Again he began to teach beside the sea. And a very large crowd gathered about him, so that he got into a boat and sat in it on the sea, and the whole crowd was beside the sea on the land. And he was teaching them many things in parables, and in his teaching he said to them: “Listen! A sower went out to sow. And as he sowed, some seed fell along the path, and the birds came and devoured it. Other seed fell on rocky ground, where it did not have much soil, and immediately it sprang up, since it had no depth of soil. And when the sun rose, it was scorched, and since it had no root, it withered away. Other seed fell among thorns, and the thorns grew up and choked it, and it yielded no grain. And other seeds fell into good soil and produced grain, growing up and increasing and yielding thirtyfold and sixtyfold and a hundredfold.” And he said, “He who has ears to hear, let him hear.” – Mark 4:1-9
I once saw a political cartoon showing a giant, Godzilla-sized elephant and a similarly-sized donkey both appearing to be in the process of destroying the great dome of the US Capitol building. I wondered if someone a thousand years from now found the cartoon in the excavation of a garbage heap would wonder what kind of superstitious and primitive people we were to produce such art. Of course we know that it is a kind of artistic representation of a rather advanced civilization. But if you don’t have the kind of eyes to see that sort of thing, it must seem really weird.
That’s the way Jesus’ parables work and He means to use them that way. They are often politically incorrect, i.e., they are out-of-step with the prevailing culture’s commonly held values and hopes. Jesus’ vision of how God was sowing his word surely won’t set well with the Jerusalem-centric leadership, but it isn’t going to play well with ordinary citizens of Israel either. They wanted the kingdom of God to come in a blaze of glory that all the world would bow before in awe. Jesus is saying it’s more like a farmer sowing see, most of which apparently goes to waste because the soil isn’t fit for it anyway.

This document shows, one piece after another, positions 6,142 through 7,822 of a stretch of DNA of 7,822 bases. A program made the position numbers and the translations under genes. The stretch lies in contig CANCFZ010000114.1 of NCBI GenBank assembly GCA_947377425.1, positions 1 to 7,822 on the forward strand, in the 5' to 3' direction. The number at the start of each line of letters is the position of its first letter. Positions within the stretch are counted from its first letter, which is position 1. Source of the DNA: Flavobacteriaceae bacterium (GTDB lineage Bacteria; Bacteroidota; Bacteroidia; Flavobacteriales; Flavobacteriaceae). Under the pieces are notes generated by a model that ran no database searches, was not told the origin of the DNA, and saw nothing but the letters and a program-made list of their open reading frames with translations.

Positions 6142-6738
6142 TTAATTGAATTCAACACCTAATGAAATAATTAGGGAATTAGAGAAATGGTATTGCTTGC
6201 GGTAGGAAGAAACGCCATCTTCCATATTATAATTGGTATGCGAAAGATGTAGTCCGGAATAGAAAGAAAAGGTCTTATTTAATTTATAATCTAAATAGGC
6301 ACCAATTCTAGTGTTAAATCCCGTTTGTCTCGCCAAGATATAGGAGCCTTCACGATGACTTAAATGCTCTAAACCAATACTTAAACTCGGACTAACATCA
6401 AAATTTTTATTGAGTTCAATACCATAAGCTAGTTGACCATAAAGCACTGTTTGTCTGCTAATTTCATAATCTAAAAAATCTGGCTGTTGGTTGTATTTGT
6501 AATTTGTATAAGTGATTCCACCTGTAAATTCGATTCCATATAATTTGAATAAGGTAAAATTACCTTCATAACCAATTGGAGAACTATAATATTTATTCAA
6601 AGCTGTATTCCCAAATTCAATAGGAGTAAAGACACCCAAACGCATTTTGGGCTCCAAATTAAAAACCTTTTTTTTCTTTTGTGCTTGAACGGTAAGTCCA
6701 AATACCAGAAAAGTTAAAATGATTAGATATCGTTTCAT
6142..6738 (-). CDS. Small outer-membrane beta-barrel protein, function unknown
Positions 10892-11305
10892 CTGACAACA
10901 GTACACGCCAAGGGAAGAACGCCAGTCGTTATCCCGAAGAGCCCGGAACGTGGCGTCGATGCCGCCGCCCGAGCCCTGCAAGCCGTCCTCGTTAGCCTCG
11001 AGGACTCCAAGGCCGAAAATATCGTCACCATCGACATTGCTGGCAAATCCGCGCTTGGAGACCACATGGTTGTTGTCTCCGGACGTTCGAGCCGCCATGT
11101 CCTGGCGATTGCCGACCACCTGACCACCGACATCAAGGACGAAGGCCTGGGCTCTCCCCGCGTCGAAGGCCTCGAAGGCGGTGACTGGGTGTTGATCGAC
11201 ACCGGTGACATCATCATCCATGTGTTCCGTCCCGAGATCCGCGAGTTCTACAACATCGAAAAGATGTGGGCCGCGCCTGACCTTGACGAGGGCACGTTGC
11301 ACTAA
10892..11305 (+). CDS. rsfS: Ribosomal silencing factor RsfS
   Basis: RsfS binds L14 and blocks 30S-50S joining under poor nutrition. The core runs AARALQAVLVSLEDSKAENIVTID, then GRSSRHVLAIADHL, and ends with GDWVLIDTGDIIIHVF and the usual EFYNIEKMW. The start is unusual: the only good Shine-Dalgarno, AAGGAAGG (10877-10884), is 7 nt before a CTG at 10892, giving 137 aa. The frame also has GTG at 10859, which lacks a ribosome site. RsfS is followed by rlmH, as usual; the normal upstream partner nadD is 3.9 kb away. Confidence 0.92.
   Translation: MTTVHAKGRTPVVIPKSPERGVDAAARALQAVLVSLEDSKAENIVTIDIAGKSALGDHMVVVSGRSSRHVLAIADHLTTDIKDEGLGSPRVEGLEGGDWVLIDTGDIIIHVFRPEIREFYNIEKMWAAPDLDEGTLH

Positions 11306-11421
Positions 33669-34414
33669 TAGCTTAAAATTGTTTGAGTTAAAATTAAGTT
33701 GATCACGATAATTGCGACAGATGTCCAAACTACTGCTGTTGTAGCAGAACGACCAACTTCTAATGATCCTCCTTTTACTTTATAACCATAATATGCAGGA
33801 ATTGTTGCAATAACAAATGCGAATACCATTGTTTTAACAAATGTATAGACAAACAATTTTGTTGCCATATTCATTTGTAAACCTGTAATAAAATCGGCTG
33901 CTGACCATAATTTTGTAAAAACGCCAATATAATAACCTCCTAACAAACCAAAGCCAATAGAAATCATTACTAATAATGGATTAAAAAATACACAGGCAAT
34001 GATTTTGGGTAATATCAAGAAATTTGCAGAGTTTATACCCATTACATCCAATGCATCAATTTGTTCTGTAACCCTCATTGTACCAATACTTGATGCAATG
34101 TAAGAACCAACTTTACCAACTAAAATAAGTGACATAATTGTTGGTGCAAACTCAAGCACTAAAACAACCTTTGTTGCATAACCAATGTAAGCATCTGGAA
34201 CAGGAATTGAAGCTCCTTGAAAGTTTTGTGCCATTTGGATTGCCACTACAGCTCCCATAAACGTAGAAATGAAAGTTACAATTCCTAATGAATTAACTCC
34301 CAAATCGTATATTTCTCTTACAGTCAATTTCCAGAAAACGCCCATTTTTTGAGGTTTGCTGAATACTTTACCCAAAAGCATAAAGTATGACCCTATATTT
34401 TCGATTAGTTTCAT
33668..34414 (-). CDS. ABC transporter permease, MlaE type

Things haven’t really changed. Ironically, if you’ve heard this passage preached as being about how people listen to sermons (“be the good soil so you’ll hear the sermon and it will stick with you”), then the preacher supposedly preaching the word has actually had the meaning hidden from him. That is not what the passage is about, at least when Jesus said it. For Jesus, the parables are partly meant to divide (those who get it and those who don’t) and they still do that today.
The sower sowing seed was obviously something with which the original audience was very familiar, but it goes back further than that. In the prophets, especially, God is sowing Israel again in her own land after the long years of exile. The fortunes of His people are being restored, the cypress is replacing thorns, the myrtle is replacing briars, trees and clapping their hands, and it sometimes even looks like maybe Eden is possible again. The familiar Isaiah statement, “The grass withers and the flower fades, but the word of our God will stand forever,” indicates that the word being sown will overcome death and curse. In fact, all will be made new.
The first three types of soil are not meant to symbolize three different types of unregenerate hearts. Israel has been planted, but the seed has gone bad because of bad ground. In the second soil, you find the Pharisees, the Zealots, and the disciples who want Him to reject the cross. The third soil is the Herodians and Sadducces and Judas who are in it for the money. The good soil is Christians who continually repent and believe (those in Jesus’ day right up to our own).
We usually think of the good news of the gospel as being the content of the work of Jesus Christ. And it certainly is, but it is also good news to know that you have ears to hear. That means your deafness from idolatry has been restored and you are now exactly the kind of soil in which the Kingdom of God takes root and grows until the knowledge of the glory of the Lord covers the earth as the waters cover the sea. And that’s the gospel!